The Coral Discoverer anchored near Schouten Island and we went ashore for a walk to a waterfall. Expedition Leader Dave announced that this walk had just been cleared by National Parks volunteers. This was an exploratory walk and was the first time Coral Expeditions guests had been offered this walk. It turned out to be a moderate to hard climb up to the waterfall but it was, by all accounts worth every bit of effort to get there. Some guests enjoyed a swim in the deep waterholes while others were delighted by the fauna (several lizards and an unusual frog were seen). All were rewarded with great views of the Schouten Passage and Freycinet Peninsula. Several people stayed on the beach with Dale and Tom and enjoyed learning about some of the geology, marine creatures on the beach and coastal plants.
We returned to the ship to continue our trip south along the coast. Shortly after lunch Tom gave us an informative talk on the birds of Tasmania and made us laugh as he spoke about “Tassie Birds, Twitchers and Turbo Chooks.” We headed south towards Eaglehawk Neck on Tasman Peninsula, where Michael explained about the ‘dog line’ – a line of savage dogs kept on the narrow isthmus called Eaglehawk Neck to deter convicts from attempting to escape from Port Arthur. Further south, Captain John moved the ship close to the coastal cliffs near Pirates Bay so that we could see the huge wave-cut cliffs featuring names such as Tasman’s Arch, the Blow Hole, Devil’s Kitchen and Waterfall Bay.
We cruised past Fortescue Bay where Michael and Tom showed us some of the towering Jurassic dolerite cliffs. We were amazed at the ‘Candlestick’ and the ‘Totem Pole’ – isolated stacks of dolerite, named by the daring rock climbers who regularly scale these vertical cliffs. We continued on to Cape Hauy – named by the early French explorers after Rene Hauy, the geologist who first identified the rock dolerite.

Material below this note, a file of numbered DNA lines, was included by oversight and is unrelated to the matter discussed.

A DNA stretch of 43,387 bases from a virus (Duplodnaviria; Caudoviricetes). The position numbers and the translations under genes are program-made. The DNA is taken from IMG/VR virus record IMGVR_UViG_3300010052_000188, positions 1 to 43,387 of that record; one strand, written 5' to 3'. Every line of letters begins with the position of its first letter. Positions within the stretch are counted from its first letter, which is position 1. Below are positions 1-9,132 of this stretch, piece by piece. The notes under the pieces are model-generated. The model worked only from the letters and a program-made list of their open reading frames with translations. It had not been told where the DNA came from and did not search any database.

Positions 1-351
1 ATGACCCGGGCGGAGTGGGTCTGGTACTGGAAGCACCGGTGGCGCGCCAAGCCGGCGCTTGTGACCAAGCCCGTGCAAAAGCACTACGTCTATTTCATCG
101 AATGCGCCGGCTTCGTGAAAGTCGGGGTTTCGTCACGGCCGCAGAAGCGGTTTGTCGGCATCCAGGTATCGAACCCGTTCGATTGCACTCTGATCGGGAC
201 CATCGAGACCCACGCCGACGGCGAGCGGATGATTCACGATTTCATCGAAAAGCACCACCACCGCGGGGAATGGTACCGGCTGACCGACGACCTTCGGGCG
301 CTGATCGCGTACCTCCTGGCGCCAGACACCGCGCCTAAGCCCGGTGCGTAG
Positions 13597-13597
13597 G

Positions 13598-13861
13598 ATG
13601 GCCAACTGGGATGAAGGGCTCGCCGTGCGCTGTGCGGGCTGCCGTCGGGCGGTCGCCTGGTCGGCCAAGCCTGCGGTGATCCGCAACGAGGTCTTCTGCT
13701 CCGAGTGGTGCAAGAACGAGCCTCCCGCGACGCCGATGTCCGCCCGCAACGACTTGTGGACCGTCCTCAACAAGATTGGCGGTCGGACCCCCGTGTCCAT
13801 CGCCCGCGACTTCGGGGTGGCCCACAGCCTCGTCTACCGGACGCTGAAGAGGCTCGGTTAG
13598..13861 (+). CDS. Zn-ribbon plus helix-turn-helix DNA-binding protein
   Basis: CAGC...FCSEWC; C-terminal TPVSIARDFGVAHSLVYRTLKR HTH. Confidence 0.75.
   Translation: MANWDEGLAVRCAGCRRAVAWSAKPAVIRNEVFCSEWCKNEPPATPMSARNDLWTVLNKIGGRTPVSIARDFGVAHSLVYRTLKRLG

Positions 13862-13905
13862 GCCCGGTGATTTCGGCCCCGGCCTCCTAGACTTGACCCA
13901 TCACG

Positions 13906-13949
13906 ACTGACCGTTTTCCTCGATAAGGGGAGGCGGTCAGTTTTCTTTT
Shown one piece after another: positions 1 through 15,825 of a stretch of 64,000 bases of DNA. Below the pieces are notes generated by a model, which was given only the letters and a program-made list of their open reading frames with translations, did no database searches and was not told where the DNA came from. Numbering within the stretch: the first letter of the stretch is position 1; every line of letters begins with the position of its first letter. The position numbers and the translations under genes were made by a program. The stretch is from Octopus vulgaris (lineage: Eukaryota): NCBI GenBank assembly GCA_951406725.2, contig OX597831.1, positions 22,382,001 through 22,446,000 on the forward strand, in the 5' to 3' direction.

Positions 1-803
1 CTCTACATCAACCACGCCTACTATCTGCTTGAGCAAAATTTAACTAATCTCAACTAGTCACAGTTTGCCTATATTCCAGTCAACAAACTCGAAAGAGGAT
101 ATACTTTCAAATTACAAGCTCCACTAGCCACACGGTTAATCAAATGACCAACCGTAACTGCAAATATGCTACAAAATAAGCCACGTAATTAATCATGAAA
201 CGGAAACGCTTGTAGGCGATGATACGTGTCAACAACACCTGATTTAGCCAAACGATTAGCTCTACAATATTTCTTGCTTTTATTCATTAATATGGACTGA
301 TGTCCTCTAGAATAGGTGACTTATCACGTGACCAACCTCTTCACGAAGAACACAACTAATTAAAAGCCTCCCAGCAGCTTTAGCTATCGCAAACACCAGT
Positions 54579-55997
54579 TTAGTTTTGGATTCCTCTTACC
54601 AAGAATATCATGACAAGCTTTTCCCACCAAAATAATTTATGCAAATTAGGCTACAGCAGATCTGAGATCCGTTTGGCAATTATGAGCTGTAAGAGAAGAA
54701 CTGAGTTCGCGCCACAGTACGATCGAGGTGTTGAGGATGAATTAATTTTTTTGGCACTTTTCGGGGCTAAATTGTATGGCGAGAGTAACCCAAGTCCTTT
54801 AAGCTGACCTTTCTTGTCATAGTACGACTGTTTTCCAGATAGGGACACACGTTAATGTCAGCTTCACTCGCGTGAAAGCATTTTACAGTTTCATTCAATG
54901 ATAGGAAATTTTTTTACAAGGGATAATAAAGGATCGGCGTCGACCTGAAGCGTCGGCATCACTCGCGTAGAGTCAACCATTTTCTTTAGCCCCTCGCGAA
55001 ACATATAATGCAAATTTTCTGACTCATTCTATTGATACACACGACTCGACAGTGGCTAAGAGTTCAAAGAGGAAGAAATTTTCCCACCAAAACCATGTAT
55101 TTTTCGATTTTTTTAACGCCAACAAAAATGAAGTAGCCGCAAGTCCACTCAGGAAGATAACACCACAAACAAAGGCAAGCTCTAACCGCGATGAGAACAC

We enjoyed an early dinner so we could watch Australia’s highest coastal cliffs (over 300 metres) on the Tasman Peninsula. Captain John manoeuvred the ship through a very narrow channel between Cape Pillar and Tasman Island. Hundreds of Shearwaters skimmed over the surface of the waves joined by the occasional albatross. As the sun went down, we steamed across Storm Bay to our next destination, Great Taylor Bay on South Bruny Island.
After an early breakfast we had a couple of options for exploring the areas around Great Taylor Bay. Some opted for a 4km walk on the Labilliardiere Peninsula whilst others opted for a leisurely walk on the beach. Both groups enjoyed a pleasant morning here, with a light drizzle quickly clearing to a warm day – and the sea was glassy – almost unheard of.